In fact, the MDGs systematically makes semi-colonial and colonial countries even more beholden to their imperialist patrons rather than promoting self-reliance through genuine national industrialization. While the MDGs commit to achieve universal access to primary education and improve health services, it promotes the same post-Washington consensus ( i.e. liberalization, deregulation, and privatization plus 'good governance') policies that have, in the first place, intensified the bankruptcy and indebtedness of national governments in the Third World, and obliterated their capacity to provide vital social services including health and education. To finance such services, the rich countries promised to provide more aid money such as the US$5-billion Millennium Challenge Account (MCA) of the US. But the problem with the MCA is not simply the doubtful commitment of the US to the MDGs with the Bush administration's recent statement that it only supports the Millennium Declaration but not the specific targets of the MDGs. [2]

Worse, poor countries have to first implement US-imposed preconditions including economic liberalization to have access to the MCA.

The liberalization of trade and investment, the drastic reduction in government spending on vital social services, the privatization and deregulation of strategic economic activities all have pushed the workers, peasants, urban and rural poor, indigenous people, women, youth, and other marginalized sectors not only in poverty but also in unspeakable desolation while generating unimaginable wealth and power for the few. According to the UN's Human Development Report 2005, in 1990, the average American was 38 times richer than the average Tanzanian while today, the average American is now 61 times richer. [3]

It is clear from the onset that poor countries should never hope that the MDGs will truly address the issue of poverty precisely because the MDGs was designed to deodorize the imperialist plunder that has impoverished and dehumanized the people of the poor world. The MDGs runs counter to the peoples' fight against poverty precisely because it does not attend to the structural issues of global poverty, namely the neocolonial relations between the rich and the poor in terms of development cooperation, trade, diplomacy, etc. that is at the core of the permanent crisis of backwardness and poverty in the semi-colonies and colonies, but even perpetrates the exploitative relations between the semi-colonies and colonies and their imperialist masters.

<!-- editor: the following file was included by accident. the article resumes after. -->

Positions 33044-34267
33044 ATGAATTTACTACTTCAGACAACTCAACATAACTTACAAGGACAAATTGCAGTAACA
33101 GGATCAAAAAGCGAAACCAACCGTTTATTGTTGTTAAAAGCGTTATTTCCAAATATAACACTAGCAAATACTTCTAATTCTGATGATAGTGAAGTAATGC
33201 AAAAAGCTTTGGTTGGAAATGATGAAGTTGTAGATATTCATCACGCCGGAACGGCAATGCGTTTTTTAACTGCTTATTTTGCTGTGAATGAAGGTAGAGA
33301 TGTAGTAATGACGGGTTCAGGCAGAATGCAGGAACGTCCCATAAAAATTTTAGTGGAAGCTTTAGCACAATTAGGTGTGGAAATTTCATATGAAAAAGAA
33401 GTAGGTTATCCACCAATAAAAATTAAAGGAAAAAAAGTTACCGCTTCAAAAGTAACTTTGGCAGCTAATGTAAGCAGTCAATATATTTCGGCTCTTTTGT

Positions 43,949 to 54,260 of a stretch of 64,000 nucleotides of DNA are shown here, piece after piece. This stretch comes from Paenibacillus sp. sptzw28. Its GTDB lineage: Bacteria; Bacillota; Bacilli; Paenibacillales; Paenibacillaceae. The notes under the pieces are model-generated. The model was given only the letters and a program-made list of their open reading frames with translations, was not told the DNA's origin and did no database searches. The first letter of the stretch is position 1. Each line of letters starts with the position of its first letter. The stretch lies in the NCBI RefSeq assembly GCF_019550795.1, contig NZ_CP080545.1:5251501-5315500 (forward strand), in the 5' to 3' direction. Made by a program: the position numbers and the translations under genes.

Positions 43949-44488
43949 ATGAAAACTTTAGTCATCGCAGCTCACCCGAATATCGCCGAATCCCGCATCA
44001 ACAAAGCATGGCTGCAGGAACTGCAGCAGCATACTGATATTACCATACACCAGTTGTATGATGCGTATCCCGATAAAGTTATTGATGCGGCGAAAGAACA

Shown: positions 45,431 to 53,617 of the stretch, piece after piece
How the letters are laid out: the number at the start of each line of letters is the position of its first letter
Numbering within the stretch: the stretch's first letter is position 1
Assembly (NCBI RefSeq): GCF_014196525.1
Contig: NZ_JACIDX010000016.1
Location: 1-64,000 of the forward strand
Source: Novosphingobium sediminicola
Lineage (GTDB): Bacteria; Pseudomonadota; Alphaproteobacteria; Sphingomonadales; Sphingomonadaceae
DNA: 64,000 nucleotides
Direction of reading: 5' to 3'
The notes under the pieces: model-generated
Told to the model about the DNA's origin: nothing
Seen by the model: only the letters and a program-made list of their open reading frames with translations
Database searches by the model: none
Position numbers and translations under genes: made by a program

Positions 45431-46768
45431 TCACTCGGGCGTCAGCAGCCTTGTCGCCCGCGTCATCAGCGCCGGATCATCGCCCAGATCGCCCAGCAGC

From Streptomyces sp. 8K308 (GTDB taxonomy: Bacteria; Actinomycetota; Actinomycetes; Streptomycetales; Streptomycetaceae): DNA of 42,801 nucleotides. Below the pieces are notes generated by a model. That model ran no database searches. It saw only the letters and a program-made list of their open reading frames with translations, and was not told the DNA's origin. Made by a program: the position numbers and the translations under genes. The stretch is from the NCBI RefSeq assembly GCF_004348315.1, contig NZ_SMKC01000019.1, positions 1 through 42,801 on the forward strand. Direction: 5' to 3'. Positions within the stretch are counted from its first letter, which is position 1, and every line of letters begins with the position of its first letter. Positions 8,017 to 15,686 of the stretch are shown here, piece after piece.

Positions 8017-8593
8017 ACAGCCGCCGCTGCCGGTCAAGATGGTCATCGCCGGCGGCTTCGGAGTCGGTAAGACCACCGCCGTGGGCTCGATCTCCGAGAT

The only way to fight poverty is the assertion of the poor people's inalienable human right not simply to live but to live decently and this entails the struggle to bring to an end all structures of exploitation and poverty. At the minimum, this means freeing all the poor countries from the debt bondage without conditions, reversing all WTO and IMF-World Bank neo-liberal policies, and creating a global environment which recognizes and respects the sovereign right of poor countries and their people to determine their own development agenda and needs. Any effort to combat poverty should not be without these minimum requisites.

But we should recognize that these reforms will not be given to the poor on a silver platter by imperialist institutions including and even the UN. Like all the hard-earned victories of the people in the past, it can only be borne out by the militant and uncompromising struggle for national liberation, social justice and peace of the anti-imperialist movement. This is what the International League of Peoples" Struggle is striving to advance. #

------------------------------------------------------------------------ [1] 'The scale of the debt crisis' by Anup Shah, Global Issues website, page last updated on 2 July 2005.

[2] 'US, UN escalate global aid squabble' by Column Lynch, The Washington Post, 2 September 2005.

[3] Chapter 1: The State of Human Development, Human Development Report 2005, United Nations Development Program (UNDP).

return to top


what's new